Summer Naomi Smart/Photo: Amy Boyle
I thought a show where the colorful people stayed on one side of the stage while the colorless people stayed on the other, plot lines fizzled, and the leading players were a screenwriter and his alter ego but all the best tunes were given to three-and-a-half women was up against too many challenges. I didn’t see how it would have a life after Broadway. How to stage it? How to salve the wounded book? Eleven 1990 Tony nominations and six wins argued.
Marriott’s new production gave me comeuppance. As staged in-the-round by director Nick Bowling, a world of reality and another of cinema exist so closely and interchangeably that scene changes fly by, characters with counterparts in another world can be believably portrayed by one actor with the switch of a wig or a tablecloth, and these worlds can collide with élan. Thomas M. Ryan’s set, Jesse Klug’s lighting and Nancy Missimi’s costumes are beautifully to blame. Read the rest of this entry »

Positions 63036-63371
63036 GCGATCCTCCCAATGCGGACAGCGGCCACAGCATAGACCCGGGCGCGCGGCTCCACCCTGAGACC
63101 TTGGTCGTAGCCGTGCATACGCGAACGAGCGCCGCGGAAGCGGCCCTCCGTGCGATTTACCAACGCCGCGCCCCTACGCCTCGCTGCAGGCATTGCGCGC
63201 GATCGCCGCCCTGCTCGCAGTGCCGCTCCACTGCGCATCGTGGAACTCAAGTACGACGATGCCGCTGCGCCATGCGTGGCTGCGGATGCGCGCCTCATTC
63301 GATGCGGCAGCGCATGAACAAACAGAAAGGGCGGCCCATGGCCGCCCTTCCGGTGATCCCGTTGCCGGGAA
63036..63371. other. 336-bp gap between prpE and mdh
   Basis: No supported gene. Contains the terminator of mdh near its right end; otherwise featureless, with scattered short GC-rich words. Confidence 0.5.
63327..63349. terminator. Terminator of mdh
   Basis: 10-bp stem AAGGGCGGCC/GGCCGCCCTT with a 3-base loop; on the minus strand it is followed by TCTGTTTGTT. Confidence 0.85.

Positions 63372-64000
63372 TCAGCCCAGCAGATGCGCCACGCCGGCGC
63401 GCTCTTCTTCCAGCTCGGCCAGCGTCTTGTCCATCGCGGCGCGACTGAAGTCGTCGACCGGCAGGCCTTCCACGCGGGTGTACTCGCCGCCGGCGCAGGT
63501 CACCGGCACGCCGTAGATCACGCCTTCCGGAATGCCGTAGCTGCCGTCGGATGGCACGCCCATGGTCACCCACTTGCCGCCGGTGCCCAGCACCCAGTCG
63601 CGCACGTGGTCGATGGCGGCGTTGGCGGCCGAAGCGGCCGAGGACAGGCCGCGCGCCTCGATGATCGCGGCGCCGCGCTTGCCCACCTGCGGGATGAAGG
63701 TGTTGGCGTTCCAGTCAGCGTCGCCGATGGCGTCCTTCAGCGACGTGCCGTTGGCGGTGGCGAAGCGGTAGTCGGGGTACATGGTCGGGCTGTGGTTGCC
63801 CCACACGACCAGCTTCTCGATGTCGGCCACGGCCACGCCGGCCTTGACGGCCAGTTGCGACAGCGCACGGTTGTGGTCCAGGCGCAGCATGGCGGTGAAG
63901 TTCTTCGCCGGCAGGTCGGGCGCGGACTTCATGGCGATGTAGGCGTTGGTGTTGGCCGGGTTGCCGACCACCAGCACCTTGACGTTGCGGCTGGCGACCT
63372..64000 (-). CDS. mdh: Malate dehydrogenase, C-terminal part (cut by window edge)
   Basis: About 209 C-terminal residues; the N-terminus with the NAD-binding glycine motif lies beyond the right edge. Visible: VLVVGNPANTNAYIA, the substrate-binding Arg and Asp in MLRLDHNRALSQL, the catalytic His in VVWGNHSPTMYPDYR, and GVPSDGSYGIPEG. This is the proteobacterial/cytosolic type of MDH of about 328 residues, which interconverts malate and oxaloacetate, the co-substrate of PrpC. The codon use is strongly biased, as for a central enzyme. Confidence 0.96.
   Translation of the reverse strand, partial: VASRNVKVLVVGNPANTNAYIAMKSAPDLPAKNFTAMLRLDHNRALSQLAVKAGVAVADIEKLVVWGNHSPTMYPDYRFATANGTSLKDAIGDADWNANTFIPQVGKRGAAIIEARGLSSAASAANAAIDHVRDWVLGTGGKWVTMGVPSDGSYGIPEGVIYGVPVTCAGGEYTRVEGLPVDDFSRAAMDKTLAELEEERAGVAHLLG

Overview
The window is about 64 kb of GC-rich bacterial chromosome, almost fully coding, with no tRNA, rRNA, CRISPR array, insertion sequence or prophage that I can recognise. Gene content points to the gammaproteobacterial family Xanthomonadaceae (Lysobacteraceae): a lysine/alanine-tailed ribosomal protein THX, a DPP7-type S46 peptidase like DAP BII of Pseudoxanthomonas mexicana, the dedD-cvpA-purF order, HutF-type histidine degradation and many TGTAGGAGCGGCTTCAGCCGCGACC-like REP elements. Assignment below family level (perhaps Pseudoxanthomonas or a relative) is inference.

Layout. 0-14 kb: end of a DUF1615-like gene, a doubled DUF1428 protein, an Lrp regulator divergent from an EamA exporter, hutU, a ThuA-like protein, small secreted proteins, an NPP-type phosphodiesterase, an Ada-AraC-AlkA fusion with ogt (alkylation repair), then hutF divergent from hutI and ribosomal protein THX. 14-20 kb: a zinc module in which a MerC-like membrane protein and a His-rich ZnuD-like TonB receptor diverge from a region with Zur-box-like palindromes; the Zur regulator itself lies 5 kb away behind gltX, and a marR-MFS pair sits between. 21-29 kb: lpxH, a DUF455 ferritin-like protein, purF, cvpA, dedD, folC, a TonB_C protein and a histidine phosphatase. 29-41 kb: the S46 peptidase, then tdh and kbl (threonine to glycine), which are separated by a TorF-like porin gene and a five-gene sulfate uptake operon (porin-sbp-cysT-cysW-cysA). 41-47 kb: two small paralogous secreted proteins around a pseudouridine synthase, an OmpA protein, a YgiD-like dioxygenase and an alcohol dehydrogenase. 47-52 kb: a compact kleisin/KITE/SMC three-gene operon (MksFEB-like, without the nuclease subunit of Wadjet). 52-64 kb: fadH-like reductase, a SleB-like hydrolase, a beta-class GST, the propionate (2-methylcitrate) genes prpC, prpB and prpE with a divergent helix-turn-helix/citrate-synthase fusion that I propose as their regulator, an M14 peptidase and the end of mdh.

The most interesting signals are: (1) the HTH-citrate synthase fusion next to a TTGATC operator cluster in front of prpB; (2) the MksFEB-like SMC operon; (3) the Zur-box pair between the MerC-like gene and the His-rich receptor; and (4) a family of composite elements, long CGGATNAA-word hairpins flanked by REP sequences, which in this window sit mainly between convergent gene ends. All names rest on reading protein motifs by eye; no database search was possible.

Aaron Davidson, Sarah Beth Tanner, Mike Mazzocca, Jon Patrick Penick, Ian Knox/Photo: Zane Rarek
I have to hand it to Underscore Theatre Company; their world-premiere production of “Borderlands: Three Chords and the Truth” is about as ambitious as it is long. And at more than two hours in length, that is quite a lot of ambition. Picture the characters of “Rent” reunited in a dive bar twenty years later, maybe a little more realistic in what they can accomplish, but still plugging away. And instead of hanging out in Manhattan, they are in Nashville, and their rock opera sensibilities have been traded in for a ukulele, a violin and a few other stringed instruments. If this sounds intriguing, it is, but produced as a full-length musical it lacks enough memorable music and enough character development to truly make it work. Read the rest of this entry »
James Anest and Meredith Kochan/Photo: Mona Luan
Light Opera Works has launched its thirty-fifth season with a musical that has a great deal of staying power of its own. “The Fantasticks” has the honor of being the longest-running show in history. In New York. In Evanston, it only runs through June fourteenth. And that’s probably for the best. The play is still the solid warhorse that has stood the test of time, but this production lacks some of the magic that one hopes for. In fact, I would go so far as to say that for the first half hour the production verges on boring. Read the rest of this entry »